“We were children”
Going on vacation was very exciting for me when I was a child. Our trips were always local. I had never even been on an airplane until the age of twenty. On all of our family vacations my parents allowed me to invite a friend, which certainly made it more enjoyable. Before we were teenagers, my neighbor and childhood friend, Joni, was the friend I always wanted to invite.
I would never forget the time when we were all packed and getting ready to leave for a weekend trip to the beach. Joni came to my door, and I was eager to talk about the fun we would have. However, I could see from her bloodshot eyes that she had been crying. She gasped and between her sobs told me that her father would not allow her to go at the last minute.
I couldn’t believe it. As she wailed inconsolably, I was astounded that her father offered no reason other than she couldn’t go.
My parents were aghast also. My father walked over to speak with her parents. However, he came back and said he was unsuccessful at convincing Joni’s father. Our car was packed and ready; it was almost time to leave. I was very sad and began crying because I felt so badly for my friend.
My father started the car. Suddenly, my heart danced with joy. Joni was running toward our car. Her father had somehow relented and she was now allowed to go. She told me she would have to work extra hard when she returned.
Joni always had to work as a child at her parent’s dry cleaning store.
My parents and I waited as she quickly went to get a suitcase ready. My poor friend, who was perhaps ten-years-old at that time, was exhausted from her ordeal. As our car pulled away to leave, she curled up with me in the backseat and laid her head upon my shoulder. I felt so sorry and protective of her. My family was her safe haven.
Recently, I had those same feelings when she showed me the scars on her arms. She told me her father used to hit her with a belt. I never knew she had been beaten and left with those scars as a child.
But I did know about the psychological scars.
“They both sang along and knew the lyrics to my songs”
It was such a lovely morning. I was in the garden area of my mother’s nursing facility. In the cool shade, I sat with Joni, my mother and her caregiver, Miriam. I had brought along my guitar. The warmth and love between all of us bathed me.
I was with three, very special women.
My mother was the mainstay. I absolutely adored Miriam; her love for my mother made her like my sister. And Joni, was completely connected to me. This wonderful morning was Joni’s idea. I had asked her last week where I could take her out to eat to celebrate her birthday. She said it would mean a lot for her instead to visit with both me and my mother.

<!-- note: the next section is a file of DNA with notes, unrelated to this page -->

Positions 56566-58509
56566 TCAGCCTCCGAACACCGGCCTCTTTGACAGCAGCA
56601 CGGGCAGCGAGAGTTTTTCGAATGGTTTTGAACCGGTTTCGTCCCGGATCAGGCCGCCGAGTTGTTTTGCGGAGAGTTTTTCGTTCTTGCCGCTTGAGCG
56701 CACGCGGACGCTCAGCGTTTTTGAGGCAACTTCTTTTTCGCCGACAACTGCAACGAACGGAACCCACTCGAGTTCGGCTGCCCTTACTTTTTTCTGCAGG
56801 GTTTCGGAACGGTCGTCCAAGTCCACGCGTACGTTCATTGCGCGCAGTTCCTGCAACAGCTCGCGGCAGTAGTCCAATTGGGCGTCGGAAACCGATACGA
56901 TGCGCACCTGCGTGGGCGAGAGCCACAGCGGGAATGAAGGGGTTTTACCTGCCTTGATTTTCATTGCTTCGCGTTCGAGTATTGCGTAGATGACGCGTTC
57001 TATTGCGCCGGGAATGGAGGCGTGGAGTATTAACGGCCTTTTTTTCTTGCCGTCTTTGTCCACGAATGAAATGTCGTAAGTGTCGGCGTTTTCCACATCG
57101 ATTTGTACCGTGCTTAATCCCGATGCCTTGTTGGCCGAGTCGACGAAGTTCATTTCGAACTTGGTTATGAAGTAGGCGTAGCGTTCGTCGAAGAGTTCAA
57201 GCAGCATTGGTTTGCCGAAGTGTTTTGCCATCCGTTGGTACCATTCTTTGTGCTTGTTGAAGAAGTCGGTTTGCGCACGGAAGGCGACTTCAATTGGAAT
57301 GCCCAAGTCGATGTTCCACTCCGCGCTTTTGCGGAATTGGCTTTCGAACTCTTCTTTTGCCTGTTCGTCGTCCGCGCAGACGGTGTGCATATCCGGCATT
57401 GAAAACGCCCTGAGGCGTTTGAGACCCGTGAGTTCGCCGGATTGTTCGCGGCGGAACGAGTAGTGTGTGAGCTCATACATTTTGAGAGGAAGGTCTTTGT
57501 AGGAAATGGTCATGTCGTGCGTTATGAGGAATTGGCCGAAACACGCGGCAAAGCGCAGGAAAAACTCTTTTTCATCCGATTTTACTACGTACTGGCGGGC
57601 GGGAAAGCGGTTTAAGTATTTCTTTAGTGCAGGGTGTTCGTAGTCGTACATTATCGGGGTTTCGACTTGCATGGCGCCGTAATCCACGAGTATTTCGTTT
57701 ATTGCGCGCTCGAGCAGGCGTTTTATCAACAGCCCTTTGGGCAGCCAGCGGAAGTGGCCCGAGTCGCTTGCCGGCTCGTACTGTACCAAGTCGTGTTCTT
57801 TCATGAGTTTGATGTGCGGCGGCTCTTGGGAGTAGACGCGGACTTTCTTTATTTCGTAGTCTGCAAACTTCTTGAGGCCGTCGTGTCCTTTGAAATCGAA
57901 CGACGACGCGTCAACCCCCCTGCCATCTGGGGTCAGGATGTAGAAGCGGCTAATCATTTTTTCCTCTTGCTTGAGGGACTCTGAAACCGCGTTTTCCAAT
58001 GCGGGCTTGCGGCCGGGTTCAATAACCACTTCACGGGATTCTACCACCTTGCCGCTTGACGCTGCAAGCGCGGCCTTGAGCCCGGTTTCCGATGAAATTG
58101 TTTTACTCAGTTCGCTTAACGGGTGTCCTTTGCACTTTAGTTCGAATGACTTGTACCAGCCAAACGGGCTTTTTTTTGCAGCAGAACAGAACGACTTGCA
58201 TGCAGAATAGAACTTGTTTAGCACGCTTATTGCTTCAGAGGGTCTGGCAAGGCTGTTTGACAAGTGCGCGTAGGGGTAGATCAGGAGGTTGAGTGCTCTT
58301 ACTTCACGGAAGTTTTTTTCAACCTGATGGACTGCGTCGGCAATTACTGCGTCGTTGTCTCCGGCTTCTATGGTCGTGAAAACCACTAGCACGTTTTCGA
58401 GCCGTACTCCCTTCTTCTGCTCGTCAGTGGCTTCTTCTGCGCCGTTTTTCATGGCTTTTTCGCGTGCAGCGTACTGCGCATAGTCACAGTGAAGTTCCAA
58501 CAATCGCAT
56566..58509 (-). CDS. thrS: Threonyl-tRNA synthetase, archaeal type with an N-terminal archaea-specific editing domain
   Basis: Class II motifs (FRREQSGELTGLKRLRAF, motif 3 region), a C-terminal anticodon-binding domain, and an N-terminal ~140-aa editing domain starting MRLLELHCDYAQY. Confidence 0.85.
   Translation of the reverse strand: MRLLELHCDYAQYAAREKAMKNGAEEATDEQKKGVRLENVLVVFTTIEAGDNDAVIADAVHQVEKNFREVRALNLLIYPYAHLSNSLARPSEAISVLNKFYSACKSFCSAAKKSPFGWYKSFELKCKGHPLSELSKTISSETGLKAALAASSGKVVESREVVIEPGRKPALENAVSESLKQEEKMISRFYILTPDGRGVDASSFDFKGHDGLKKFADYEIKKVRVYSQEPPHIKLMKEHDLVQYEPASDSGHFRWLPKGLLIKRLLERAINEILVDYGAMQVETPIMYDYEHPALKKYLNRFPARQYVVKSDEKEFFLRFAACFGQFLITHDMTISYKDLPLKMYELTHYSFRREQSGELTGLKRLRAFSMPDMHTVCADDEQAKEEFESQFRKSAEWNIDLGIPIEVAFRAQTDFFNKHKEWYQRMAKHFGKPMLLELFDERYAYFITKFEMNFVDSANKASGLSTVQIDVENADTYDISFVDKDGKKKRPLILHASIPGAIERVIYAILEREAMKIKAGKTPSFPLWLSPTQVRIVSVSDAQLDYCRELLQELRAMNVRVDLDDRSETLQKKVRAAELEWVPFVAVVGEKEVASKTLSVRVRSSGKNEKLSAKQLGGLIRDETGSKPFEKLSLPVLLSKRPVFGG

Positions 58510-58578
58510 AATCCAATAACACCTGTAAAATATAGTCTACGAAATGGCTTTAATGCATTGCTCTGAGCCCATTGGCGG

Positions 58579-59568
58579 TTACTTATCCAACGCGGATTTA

I found it unbelievable to think I had known Joni since we were toddlers. Miriam had not met Joni before, but they were very comfortable together.
Since both my friends were very familiar with my music, I took requests.
As I sang from my heart and played my guitar, it was extremely beautiful for me that they both sang along and knew the lyrics to my songs!
Although my mother was delighted with the music and company, she skirted on the periphery of every conversation. She had bruises on her legs from trying to get out of her wheelchair. I often received calls from her facility because it was their procedure to notify me of every injury. The prior evening’s call explained the bandages.
I was sad that she was not comfortable, but I could see she was trying hard to muster the stamina in the beautiful garden atmosphere.
However, she traveled in her own world, confused and agitated about many things. She was challenging to reason with. However, love was the best communicator. I stroked her hand and smiled patiently as she adamantly spoke about things she was worried about with words that often made no sense at all. Every fear my mother had, every single element of dread was palpable in her words and in her eyes. She could not help it, and it was unrelenting and exhausting to witness. Most of her fears were about death and not having money in her purse. She was often angry at my father and called him her “ex-husband.”
I started to feel depleted from exuding nonstop smiling and sweetness to counter my mother’s dementia. It wasn’t about not feeling patient or not wanting to constantly smile.
It was about encountering a demon. It was as if she were possessed, and this was not my mother at all.
All four of us went to a nearby restaurant for lunch. We took many pictures and celebrated my mother and Joni’s birthday, which coincidently were on the same day. As I ate my lunch, I was overflowing with a myriad of emotions.